John B. Taylor

George P. Shultz Senior Fellow in Economics
Awards and Honors:
American Academy of Arts and Sciences
Econometric Society (elected fellow)
Economics Distinguished Faculty Teaching Award
(2015)
Biography: 

John B. Taylor is the George P. Shultz Senior Fellow in Economics at the Hoover Institution and the Mary and Robert Raymond Professor of Economics at Stanford University. He chairs the Hoover Working Group on Economic Policy and is director of Stanford’s Introductory Economics Center.

Taylor's fields of expertise are monetary policy, fiscal policy, and international economics. His book Getting Off Track was one of the first on the financial crisis; his latest book, First Principles, for which he received the 2012 Hayek Prize, develops an economic plan to restore America’s prosperity.

Taylor served as senior economist on President Ford's and President Carter’s Council of Economic Advisers, as a member of President George H. W. Bush's Council of Economic Advisers, and as a senior economic adviser to Bob Dole’s presidential campaign, to George W. Bush’s presidential campaign in 2000, and to John McCain’s presidential campaign. He was a member of the Congressional Budget Office's Panel of Economic Advisers from 1995 to 2001. From 2001 to 2005, Taylor served as undersecretary of the Treasury for international affairs where he was responsible for currency markets, international development, for oversight of the International Monetary Fund and the World Bank, and for coordinating policy with the G-7 and G-20.

Taylor received the Bradley Prize from the Bradley Foundation and the Adam Smith Award as well as the Adolph G. Abramson Award from the National Association for Business Economics. He was awarded the Alexander Hamilton Award for his overall leadership at the US Treasury, the Treasury Distinguished Service Award for designing and implementing the currency reforms in Iraq, and the Medal of the Republic of Uruguay for his work in resolving the 2002 financial crisis. At Stanford he was awarded the George P. Shultz Distinguished Public Service Award, as well as the Hoagland Prize and the Rhodes Prize for excellence in undergraduate teaching. He is a fellow of the American Academy of Arts and Sciences and the Econometric Society; he formerly served as vice president of the American Economic Association.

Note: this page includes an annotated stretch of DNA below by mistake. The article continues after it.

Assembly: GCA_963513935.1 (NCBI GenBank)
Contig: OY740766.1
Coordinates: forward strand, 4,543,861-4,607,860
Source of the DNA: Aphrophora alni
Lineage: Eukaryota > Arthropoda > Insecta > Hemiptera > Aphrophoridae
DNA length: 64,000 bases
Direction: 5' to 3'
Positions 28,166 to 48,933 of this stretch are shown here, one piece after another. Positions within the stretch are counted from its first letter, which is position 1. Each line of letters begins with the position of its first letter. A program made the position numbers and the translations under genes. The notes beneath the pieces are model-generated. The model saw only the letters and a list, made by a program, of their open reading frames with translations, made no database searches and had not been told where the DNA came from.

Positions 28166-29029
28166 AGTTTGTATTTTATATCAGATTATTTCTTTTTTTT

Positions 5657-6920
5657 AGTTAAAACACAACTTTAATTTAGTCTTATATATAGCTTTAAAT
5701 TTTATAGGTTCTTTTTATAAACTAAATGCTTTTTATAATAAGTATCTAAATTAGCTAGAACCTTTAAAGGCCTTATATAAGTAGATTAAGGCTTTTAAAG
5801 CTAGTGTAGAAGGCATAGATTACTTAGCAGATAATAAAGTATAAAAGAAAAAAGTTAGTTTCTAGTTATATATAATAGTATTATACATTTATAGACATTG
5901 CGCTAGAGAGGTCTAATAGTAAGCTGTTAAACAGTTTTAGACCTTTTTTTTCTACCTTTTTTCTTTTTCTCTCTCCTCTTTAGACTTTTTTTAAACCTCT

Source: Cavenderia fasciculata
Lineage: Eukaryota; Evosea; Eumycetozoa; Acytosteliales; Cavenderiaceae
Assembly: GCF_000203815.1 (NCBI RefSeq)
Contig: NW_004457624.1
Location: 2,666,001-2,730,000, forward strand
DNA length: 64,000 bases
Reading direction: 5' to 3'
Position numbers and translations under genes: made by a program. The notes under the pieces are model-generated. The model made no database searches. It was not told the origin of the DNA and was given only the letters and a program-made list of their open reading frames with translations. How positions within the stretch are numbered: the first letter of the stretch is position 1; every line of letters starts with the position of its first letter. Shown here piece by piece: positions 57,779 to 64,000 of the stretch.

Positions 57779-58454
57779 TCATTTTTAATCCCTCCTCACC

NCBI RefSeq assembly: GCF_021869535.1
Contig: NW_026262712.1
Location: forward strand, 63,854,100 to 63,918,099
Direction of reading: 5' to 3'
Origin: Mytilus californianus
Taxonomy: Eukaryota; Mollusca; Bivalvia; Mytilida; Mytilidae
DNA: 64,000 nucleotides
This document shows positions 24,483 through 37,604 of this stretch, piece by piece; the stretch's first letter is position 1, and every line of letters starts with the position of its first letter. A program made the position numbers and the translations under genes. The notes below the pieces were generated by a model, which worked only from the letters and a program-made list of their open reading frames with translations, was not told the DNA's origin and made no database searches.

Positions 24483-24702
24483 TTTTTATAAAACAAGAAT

Taylor received the 2016 Adam Smith Award from the Association of Private Enterprise Education and the 2015 Truman Medal for Economic Policy for extraordinary contribution to the formation and conduct of economic policy.

Taylor formerly held positions as professor of economics at Princeton University and Columbia University. Taylor received a BA in economics summa cum laude from Princeton University in 1968 and a PhD in economics from Stanford University in 1973.

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Recent Commentary

BooksFeatured

Reflections On Allan H. Meltzer’s Contributions To Monetary Economics And Public Policy

featuring Allan H. Meltzer, Michael D. Bordo, Charles I. Plosser, John B. Taylorvia Hoover Institution Press
Tuesday, October 1, 2019

Allan H. Meltzer (1928–2017), a twentieth-century macroeconomist, was an innovator in the field of monetary economics and public policy, showing how central banking could influence economic disasters. Meltzer was also a valued consultant both in the United States and overseas, championing rules-based monetary policy and free markets. Eleven prominent economists reflect on his contributions in this volume edited by David Beckworth.

Analysis and Commentary

9/11/2001 And The 18 Years Since Then

by John B. Taylorvia Economics One
Wednesday, September 11, 2019

Today we remember September 11, 2001 and all that has happened in the 18 years since then.

Featured

Economics 1: Now More Important Than Ever